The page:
Of all the Jewish holidays, Pesach is the one most commonly observed, even by otherwise non-observant Jews. According to the 1990 National Jewish Population Survey (NJPS), more than 80% of Jews have attended a Pesach seder.
Pesach begins on the 15th day of the Jewish month of Nissan. It is the first of the three major festivals with both historical and agricultural significance (the other two are Shavu'ot and Sukkot). Agriculturally, it represents the beginning of the harvest season in Israel, but little attention is paid to this aspect of the holiday. The primary observances of Pesach are related to the Exodus from Egypt after generations of slavery. This story is told in Exodus, Ch. 1-15. Many of the Pesach observances are instituted in Chs. 12-15.
The name "Pesach" (PAY-sahch, with a "ch" as in the Scottish "loch") comes from the Hebrew root Pei-Samekh-Cheit , meaning to pass through, to pass over, to exempt or to spare. It refers to the fact that G-d "passed over" the houses of the Jews when he was slaying the firstborn of Egypt. In English, the holiday is known as Passover. "Pesach" is also the name of the sacrificial offering (a lamb) that was made in the Temple on this holiday. The holiday is also referred to as Chag he-Aviv , (the Spring Festival), Chag ha-Matzot , (the Festival of Matzahs), and Z'man Cheiruteinu , (the Time of Our Freedom) (again, all with those Scottish "ch"s).
Pesach Laws and Customs
Probably the most significant observance related to Pesach involves the removal of chametz (leaven; sounds like "hum it's" with that Scottish "ch") from our homes. This commemorates the fact that the Jews leaving Egypt were in a hurry, and did not have time to let their bread rise. It is also a symbolic way of removing the "puffiness" (arrogance, pride) from our souls.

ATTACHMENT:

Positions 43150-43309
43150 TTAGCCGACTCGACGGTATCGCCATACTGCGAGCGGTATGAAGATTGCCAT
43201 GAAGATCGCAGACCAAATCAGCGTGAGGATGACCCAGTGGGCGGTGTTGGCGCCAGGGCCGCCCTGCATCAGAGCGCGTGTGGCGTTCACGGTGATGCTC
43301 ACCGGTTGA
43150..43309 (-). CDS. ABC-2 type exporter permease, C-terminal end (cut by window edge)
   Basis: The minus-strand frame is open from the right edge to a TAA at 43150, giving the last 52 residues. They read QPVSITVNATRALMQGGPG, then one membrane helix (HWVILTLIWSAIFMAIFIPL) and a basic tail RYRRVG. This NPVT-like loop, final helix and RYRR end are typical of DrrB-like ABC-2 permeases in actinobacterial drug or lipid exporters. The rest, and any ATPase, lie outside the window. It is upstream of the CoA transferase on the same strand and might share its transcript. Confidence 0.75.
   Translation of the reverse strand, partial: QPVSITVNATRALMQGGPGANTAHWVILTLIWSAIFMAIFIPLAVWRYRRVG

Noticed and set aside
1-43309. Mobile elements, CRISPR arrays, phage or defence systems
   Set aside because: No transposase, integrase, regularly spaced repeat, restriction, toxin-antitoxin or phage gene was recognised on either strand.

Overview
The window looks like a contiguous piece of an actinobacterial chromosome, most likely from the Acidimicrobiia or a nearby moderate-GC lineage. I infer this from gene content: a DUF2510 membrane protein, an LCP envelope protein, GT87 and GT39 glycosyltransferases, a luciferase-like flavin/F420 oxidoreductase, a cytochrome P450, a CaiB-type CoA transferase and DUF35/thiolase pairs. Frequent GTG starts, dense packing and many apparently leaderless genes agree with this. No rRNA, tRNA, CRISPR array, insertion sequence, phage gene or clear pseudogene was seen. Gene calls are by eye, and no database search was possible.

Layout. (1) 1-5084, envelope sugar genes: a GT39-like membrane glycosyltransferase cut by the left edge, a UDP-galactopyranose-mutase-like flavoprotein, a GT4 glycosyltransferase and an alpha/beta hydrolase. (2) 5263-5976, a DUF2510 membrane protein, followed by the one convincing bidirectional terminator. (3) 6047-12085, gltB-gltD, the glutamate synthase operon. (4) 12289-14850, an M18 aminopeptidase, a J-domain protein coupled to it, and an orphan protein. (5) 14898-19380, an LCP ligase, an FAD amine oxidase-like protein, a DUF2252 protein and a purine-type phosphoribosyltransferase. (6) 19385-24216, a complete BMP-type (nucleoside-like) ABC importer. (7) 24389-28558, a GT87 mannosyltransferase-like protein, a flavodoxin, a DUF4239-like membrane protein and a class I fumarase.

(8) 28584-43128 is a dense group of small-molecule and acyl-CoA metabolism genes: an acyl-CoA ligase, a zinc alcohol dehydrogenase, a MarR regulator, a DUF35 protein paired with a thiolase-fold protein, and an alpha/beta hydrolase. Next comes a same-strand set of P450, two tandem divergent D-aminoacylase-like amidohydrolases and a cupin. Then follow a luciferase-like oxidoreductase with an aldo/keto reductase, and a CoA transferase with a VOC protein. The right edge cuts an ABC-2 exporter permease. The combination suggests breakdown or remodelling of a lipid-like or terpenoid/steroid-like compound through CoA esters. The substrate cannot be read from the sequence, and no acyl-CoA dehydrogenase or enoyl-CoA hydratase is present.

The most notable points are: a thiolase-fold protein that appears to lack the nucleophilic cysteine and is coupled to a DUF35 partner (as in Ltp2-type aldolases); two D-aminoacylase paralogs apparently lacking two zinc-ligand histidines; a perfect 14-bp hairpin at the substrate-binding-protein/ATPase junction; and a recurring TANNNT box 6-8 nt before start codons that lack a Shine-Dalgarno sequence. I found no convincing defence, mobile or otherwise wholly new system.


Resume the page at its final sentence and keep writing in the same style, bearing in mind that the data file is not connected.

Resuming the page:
Chametz includes anything made from the five major grains (wheat, rye, barley, oats and spelt) that has not been completely cooked within 18 minutes after coming into contact with water. Orthodox Jews of Ashkenazic background also avoid rice, corn, peanuts, and legumes (beans) as if they were chametz. All of these items are commonly used to make bread, thus use of them was prohibited to avoid any confusion. Such additional items are referred to as "kitniyot."
We may not eat chametz during Pesach; we may not even own it or derive benefit from it. We may not even feed it to our pets or cattle. All chametz, including utensils used to cook chametz, must either be disposed of or sold to a non-Jew (they can be repurchased after the holiday). Pets' diets must be changed for the holiday, or the pets must be sold to a non-Jew (like the food and utensils, the pets can be repurchased after the holiday ends). You can sell your chametz online through Chabad-Lubavitch. I have noticed that many non-Jews and non-observant Jews mock this practice of selling chametz as an artificial technicality. I assure you that this sale is very real and legally binding, and would not be valid under Jewish law if it were not. From the gentile's perspective, the purchase functions much like the buying and selling of futures on the stock market: even though he does not take physical possession of the goods, his temporary legal ownership of those goods is very real and potentially profitable.